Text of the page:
Liberty University Students Demonstrate in Support of Brett Kavanaugh Outside U.S. Capitol

Students from Liberty University arrive on Capitol Hill to support U.S. Supreme Court nominee Brett Kavanaugh in Washington, D.C., on Sept. 27, 2018. (RNS photo by Jack Jenkins)
Students from Liberty University arrive on Capitol Hill to support U.S. Supreme Court nominee Brett Kavanaugh in Washington, D.C., on Sept. 27, 2018. (RNS photo by Jack Jenkins)

As the national drama played inside, demonstrators from across the religious spectrum camped outside the Capitol building Thursday (Sept. 27) to protest for and against Brett Kavanaugh’s confirmation to the U.S. Supreme Court.

Roughly 300 students from Liberty University, a conservative Christian school 200 miles away in Lynchburg, Va., made the trek to voice their support for Kavanaugh.

About 150 students at the university’s Helms School of Government had signed up to visit the hearing in coordination with Liberty’s chapter of Concerned Women for America, a grassroots advocacy group, according to several at the Capitol. School president Jerry Falwell Jr., hoping to double that number, later expanded the offer of free transportation to other academic concentrations.

Liberty ended up sending at least two buses to the event, which students said was partly to counter protests against Kavanaugh earlier in the week by enrollees at Yale, his alma mater.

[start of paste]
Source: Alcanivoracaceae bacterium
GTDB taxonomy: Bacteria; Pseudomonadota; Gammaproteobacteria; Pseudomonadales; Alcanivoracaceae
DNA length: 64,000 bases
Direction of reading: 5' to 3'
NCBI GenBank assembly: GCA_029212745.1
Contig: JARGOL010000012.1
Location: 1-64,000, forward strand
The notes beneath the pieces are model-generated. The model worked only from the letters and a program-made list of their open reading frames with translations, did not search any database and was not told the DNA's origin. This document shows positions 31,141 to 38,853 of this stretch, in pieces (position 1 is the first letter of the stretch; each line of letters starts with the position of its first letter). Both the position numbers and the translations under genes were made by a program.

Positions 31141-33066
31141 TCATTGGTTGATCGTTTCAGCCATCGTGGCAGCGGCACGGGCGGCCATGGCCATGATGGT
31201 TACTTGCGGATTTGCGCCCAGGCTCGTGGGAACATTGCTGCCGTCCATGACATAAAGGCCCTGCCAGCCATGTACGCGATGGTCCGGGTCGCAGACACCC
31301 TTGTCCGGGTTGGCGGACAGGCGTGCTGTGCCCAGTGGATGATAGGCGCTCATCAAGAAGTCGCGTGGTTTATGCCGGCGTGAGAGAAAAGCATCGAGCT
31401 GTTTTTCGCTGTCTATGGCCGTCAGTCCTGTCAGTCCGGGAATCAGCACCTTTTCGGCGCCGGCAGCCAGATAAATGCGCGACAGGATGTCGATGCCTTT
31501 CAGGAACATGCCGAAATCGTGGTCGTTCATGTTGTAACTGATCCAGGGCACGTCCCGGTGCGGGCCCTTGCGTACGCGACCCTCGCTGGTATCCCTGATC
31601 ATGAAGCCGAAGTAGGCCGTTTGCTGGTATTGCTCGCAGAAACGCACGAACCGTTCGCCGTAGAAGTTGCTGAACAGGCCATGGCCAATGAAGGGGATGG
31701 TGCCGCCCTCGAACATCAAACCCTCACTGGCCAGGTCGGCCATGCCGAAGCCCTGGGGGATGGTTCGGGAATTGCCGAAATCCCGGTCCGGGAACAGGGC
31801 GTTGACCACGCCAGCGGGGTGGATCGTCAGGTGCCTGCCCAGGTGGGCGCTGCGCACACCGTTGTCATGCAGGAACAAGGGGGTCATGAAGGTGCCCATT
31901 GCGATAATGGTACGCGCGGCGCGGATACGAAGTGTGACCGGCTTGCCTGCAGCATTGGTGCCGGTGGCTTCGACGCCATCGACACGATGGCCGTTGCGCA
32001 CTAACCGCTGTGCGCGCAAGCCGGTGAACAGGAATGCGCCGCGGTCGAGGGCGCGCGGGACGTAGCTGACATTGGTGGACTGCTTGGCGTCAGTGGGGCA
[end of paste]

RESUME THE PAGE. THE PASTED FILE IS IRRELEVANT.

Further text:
The delegation included both women and men, some brandishing “Make America Great Again” hats. Most were quick to shower praise on Kavanaugh.

“We believe President Trump is an amazing man, and if he picked Judge Kavanaugh then I think he’s a good choice,” said Liberty freshman Alexander Swerdloff, one of several dozen Liberty students chatting excitedly as they stood in line to take a tour of the Supreme Court after a morning protest.

Ann Satagaj another Liberty student, agreed.

“I think he’s an exemplary candidate for the next justice,” she said. “I don’t think that just based on an allegation that he should be slammed without actual proof, without actual evidence, without due process.”

Audrey Boyette, a sophomore at Liberty’s Helms School, said her faith played a role in her support for Kavanaugh, whom she had hoped Trump would pick.

“A lot of the morals I have because I’m a Christian, and a lot of the beliefs I have because I’m a Christian, are definitely in line with Kavanaugh,” she said.

The tone was very different at the reflecting pool in front of the U.S. Capitol, where hundreds of demonstrators gathered later in the day for a “Cancel Kavanaugh” protest led in part by prominent Muslim American activist and Women’s March organizer Linda Sarsour.

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SOURCE: Jack Jenkins
Religion News Service